Traffic accidents that involve commercial trucks can cause catastrophic consequences due to their weight and size. They can lead to severe damage, serious injuries, and death. In Nevada, 693 large truck crashes were recorded in 2021. These resulted in 43 deaths and 374 injuries, according to the Federal Motor Carrier Safety Administration.
To avoid the occurrence of accidents, including those involving trucks, and reduce the number of injuries and fatalities, the Nevada Office of Traffic Safety has implemented its 2023 Highway Safety Plan. It outlines the state’s strategies and goals to achieve zero fatalities by 2050 and focuses on nine critical areas to enhance Nevada’s roadways' safety from 2021 to 2025. The critical areas highlighted are safe speed, lane departures, intersections, pedestrians, motorcyclists, occupant protection, older and younger drivers, and impaired driving.
The 2023 Highway Safety Plan is complementary to the various traffic rules and regulations already being implemented in the state. Truck owners and drivers have their own set of guidelines to follow, and they will be penalized accordingly for their failure to comply.
If an accident occurs, victims should know they have legal rights, including, in particular, pursuing compensation for their losses and damages. An experienced lawyer can help them navigate the intricacies of the law, but a little knowledge and understanding may come in handy in the process.
Nevada Overweight and Oversize Law
In Nevada, truckers should follow size and load restrictions on the state’s roadways. However, truckers and trucking companies can secure a permit from the Nevada Department of Transportation if their vehicle or load goes beyond the limits.
For instance, the office would require a permit if they were driving a vehicle that exceeded 8.5 feet in width, 14 feet in height, and 70 feet in length. A special permit is also needed if the truck’s gross weight exceeds 80,000 pounds. Other weight limits include 20,000 pounds for single-axle vehicles, 34,000 pounds for tandem-axle vehicles, and 42,000 pounds for triple-axle vehicles.
Nevada Hours of Service Laws
Nevada imposes limitations on truckers’ hours of service. Truckers who drive more than the limits tend to experience fatigue and drowsiness, which may result in altered perceptions, lower inhibitions, reduced reaction times, impaired judgment, and limited awareness of the surroundings.
The HOS rules limit truckers to an 11-hour driving time in a 14-hour shift, 10 hours of off-duty period, and 30-minute breaks after driving for eight hours cumulatively. Furthermore, truckers cannot drive a total of 60 hours in a seven-day consecutive duty or a total of 70 hours in an eight-day consecutive duty. They should also have at least a 34-hour off-duty period before restarting their duty. During adverse weather conditions, truckers may extend their duty by two hours. They may also be exempt from the HOS regulations if they operate within a 150-air-mile radius and do not spend more than 14 hours on duty.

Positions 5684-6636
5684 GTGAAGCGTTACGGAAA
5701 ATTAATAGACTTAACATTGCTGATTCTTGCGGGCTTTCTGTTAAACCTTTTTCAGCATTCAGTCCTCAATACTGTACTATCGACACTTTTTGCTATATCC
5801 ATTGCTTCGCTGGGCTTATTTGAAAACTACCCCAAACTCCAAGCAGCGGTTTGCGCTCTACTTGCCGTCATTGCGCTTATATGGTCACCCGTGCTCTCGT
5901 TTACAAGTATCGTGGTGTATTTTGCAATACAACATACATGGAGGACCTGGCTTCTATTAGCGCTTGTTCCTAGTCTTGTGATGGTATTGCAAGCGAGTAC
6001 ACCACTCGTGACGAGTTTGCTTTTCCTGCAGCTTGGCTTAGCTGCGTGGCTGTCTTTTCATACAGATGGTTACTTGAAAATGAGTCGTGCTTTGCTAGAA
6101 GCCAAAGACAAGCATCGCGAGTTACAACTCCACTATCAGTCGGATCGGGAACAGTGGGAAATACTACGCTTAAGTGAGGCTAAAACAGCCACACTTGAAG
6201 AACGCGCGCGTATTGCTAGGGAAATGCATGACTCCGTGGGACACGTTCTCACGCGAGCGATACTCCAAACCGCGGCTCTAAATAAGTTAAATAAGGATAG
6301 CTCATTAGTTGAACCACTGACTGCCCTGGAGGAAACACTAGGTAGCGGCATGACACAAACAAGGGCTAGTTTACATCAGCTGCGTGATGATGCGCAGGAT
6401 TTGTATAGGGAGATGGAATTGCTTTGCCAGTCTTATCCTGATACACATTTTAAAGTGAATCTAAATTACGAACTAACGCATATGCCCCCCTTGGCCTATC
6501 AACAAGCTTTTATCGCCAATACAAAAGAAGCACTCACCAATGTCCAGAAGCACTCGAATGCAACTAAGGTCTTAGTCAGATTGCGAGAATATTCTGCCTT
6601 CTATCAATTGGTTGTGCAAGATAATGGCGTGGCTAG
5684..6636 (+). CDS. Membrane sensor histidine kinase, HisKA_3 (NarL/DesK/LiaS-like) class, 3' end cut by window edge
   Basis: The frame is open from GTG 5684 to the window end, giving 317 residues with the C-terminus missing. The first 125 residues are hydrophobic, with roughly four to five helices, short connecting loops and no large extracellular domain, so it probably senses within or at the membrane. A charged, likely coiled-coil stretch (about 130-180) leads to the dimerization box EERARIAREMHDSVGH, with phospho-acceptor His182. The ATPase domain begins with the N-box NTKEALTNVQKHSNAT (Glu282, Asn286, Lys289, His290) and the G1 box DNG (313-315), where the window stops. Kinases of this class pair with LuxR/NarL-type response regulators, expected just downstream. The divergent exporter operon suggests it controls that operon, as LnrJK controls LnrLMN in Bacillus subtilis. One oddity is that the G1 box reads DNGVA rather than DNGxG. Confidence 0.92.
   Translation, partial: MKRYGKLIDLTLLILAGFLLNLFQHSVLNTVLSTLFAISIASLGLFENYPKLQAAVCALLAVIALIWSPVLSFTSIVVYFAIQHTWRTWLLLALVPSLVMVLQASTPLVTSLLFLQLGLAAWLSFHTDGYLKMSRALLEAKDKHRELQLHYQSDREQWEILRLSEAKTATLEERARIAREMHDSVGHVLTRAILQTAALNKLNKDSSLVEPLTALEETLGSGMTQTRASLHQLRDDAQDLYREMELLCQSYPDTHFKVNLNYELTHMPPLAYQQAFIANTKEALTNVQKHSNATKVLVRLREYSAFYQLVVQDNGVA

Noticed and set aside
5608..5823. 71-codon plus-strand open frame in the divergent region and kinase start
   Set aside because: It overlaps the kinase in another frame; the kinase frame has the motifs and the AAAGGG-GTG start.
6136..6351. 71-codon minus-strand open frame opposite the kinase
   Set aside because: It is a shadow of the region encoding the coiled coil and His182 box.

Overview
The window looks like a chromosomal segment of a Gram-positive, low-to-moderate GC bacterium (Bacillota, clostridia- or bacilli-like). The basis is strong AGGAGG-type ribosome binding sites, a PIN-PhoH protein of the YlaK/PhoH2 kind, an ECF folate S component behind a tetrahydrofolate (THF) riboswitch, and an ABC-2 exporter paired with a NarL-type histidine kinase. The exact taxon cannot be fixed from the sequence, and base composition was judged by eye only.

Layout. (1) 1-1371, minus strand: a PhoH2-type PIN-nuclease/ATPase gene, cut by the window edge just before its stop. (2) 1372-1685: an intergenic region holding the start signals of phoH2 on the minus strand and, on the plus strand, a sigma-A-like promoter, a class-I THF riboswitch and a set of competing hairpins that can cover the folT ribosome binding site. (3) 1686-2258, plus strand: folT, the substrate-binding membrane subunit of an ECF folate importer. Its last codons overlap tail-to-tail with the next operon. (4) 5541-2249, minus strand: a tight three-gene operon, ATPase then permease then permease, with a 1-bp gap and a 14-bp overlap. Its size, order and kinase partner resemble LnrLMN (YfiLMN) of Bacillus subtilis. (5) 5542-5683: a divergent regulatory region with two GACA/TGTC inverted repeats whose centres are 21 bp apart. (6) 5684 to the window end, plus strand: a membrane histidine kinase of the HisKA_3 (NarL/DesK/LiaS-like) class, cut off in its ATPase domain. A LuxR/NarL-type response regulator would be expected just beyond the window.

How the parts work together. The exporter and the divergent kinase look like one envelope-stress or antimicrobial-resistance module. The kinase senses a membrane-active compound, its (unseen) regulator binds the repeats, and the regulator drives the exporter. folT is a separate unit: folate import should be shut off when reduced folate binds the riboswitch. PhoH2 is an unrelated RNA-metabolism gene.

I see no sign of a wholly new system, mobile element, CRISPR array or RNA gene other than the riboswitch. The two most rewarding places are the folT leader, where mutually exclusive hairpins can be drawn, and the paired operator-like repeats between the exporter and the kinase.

Truckers and trucking companies that violate the HOS law will have to pay fines that range from $1,000 to $16,000. If they are carrying hazardous substances, the fines can reach up to $75,000. The trucker will also be asked to stay at a rest stop or on the roadside for 10 to 34 hours.
Nevada Speeding Laws
The state’s basic speed law prohibits any person, including truck drivers, from operating a vehicle at:
A speed greater than what is reasonable considering the traffic, the road’s surface and width, and highway conditions
A speed that endangers a person’s life, limb, or property
A speed greater than the posted speed limit
A speed that results in the injury of another person or property
A speed of greater than 80 mph in any event
Below are the speed limits in Nevada:
15 mph in school zones
25 mph on business districts
30 mph on residential roads
65 mph on urban freeways and interstates
70 mph on undivided rural roads
70 mph on divided rural roads
75 mph on rural freeways and interstates
First offense - classified as a misdemeanor punishable by a fine of $250 to $1,000 and/or imprisonment of up to six months
Second offense - classified as a misdemeanor punishable by a fine of $1,000 to $1,500 and/or imprisonment of up to six months
Third and subsequent offenses - classified as a misdemeanor punishable by a fine of $1,500 to $2,000 and/or imprisonment of up to six months
Nevada Reckless Driving Laws
In Nevada, reckless driving is defined as driving any motor vehicle in a manner that shows wanton disregard for the safety of persons or property, driving in an unauthorized speeding contest, unauthorized trick driving displays, and failing to yield to or evading a police officer.
Truckers who engage in reckless driving based on a wanton disregard for the safety of another person or any object may be charged with a misdemeanor offense. First-time offenders face $250 to $1,000 in fines and/or up to six months in jail. A second violation is punishable by $1,000 to $1,500 in fines and/or up to six months in jail, while a third violation is punishable by $1,500 to $2,000 in fines and/or up to six months in jail.
Nevada Drunk Driving Laws